At the heart of Nest is the titular poem, which plays out a radical drama of maternal language transmission, where the mouth-nest contains two "mother-tongues"—Chinese from the speaker’s mother and English to the speaker’s daughter. The "cross-hatched" language "translates as heart" through modulations of self-consciousness. Having left her language-nest for another, the speaker is freed and foreign, parasite and pastless. Here is the entire third section:

My origin is a linguistic surface like a decorated wall, no little houses at dusk, yellow lights coming on, physical, mute.

Its significance is received outside hearing, decorating simply by opening the

Wherever I look is prior absence, no figure, ruin escaping an aesthetic: hammock, electric fan, ghost don’t qualify as guards.

The comfortable interior my guest inhabits is a moving base, states of dwelling undetermined, walls cross-hatched like mother tongue.

The foreign woman occupies a home that’s impersonal, like the nest of a parasite.

Its value is contentless but photographable, in the context of an indigenous population, tipping between physical ease and the freedom of animals accumulating risk.

When the scene is complex, I turn to the audience and comment aloud, then return to room and language at hand, weakened by whoever didn’t hear me, as if I don’t recognize the room, because my family moved in, while I was away.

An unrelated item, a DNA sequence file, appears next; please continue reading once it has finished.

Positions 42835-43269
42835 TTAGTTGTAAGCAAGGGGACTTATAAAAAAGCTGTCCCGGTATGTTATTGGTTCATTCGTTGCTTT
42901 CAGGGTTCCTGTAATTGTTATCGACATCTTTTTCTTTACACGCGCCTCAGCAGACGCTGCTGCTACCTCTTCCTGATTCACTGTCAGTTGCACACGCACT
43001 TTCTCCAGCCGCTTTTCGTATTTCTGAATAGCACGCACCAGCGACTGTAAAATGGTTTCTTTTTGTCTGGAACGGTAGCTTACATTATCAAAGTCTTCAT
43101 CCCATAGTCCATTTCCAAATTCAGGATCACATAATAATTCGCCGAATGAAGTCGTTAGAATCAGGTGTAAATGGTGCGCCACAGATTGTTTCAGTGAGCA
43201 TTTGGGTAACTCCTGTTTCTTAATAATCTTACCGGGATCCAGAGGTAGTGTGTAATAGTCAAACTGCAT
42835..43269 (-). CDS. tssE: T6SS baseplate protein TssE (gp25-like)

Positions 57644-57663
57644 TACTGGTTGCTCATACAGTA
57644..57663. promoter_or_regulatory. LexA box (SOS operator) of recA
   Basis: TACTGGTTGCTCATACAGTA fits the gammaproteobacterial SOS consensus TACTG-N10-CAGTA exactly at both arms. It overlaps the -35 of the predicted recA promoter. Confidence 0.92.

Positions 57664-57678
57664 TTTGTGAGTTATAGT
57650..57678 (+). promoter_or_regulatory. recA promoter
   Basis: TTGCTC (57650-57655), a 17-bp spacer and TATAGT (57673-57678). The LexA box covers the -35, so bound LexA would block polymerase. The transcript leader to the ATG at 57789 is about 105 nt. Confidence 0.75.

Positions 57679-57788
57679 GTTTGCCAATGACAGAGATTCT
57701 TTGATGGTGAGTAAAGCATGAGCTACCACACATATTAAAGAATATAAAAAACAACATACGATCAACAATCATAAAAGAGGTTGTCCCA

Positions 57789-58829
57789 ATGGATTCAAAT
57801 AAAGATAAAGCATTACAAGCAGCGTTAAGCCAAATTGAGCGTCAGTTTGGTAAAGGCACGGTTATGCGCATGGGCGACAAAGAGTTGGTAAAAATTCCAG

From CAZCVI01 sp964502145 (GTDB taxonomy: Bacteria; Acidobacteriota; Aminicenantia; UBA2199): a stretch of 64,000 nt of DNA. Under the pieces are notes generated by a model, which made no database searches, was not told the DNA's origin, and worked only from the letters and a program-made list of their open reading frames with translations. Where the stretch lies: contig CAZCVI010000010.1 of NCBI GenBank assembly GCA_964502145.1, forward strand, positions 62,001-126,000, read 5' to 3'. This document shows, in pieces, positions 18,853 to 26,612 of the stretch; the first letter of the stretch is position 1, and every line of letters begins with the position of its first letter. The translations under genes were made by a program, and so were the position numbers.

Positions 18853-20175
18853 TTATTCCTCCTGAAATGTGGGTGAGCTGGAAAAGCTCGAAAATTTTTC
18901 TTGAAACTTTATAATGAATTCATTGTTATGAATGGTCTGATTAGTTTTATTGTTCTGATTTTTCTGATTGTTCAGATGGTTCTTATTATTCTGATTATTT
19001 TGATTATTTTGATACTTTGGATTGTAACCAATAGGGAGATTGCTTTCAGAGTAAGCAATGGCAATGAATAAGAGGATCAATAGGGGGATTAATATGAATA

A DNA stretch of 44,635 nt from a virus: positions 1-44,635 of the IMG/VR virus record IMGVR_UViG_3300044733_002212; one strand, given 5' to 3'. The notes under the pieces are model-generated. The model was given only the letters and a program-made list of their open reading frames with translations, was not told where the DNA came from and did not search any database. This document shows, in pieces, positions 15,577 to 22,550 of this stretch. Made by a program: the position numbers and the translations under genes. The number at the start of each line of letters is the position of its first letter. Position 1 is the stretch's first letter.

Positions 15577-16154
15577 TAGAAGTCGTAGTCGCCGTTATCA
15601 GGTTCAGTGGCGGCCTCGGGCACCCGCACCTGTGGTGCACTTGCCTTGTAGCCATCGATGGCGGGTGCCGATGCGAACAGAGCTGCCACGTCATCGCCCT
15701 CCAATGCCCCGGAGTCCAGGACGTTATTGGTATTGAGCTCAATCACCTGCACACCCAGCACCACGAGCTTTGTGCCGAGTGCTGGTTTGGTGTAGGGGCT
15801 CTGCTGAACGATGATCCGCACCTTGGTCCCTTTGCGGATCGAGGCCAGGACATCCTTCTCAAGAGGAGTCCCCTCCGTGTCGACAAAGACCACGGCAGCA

Text imbricated with outside, a wall is waves.

So, I decorate in new mother tongue, plasticity of fragment, cool music.

There’s a lock in it, of the surface.

It still lights apricots in bloom, leaves, skins of organisms, horizon, borders that represent places.

The reproduction of surfaces compacts a compassionate sense of betweenness. Alienation is "photographable" because it is an absurd reduction of complex interiority. Throughout the book, Berssenbrugge’s use of the lens and frame highlights the ways we are always looking through structures; because we see through an eye, we see through inherited paradigms of expression and communication. Nest gives us direct process—whereby what’s mobile and motive, sensible and sensual blur—without tidy interpretation, a discursive music that circles around and expands by weaving. Its inter-nesting private and public domains dismantle hackneyed poetic gestures such as simple analogy and objective correlative, which tend to reduce and stabilize more than render and speculate.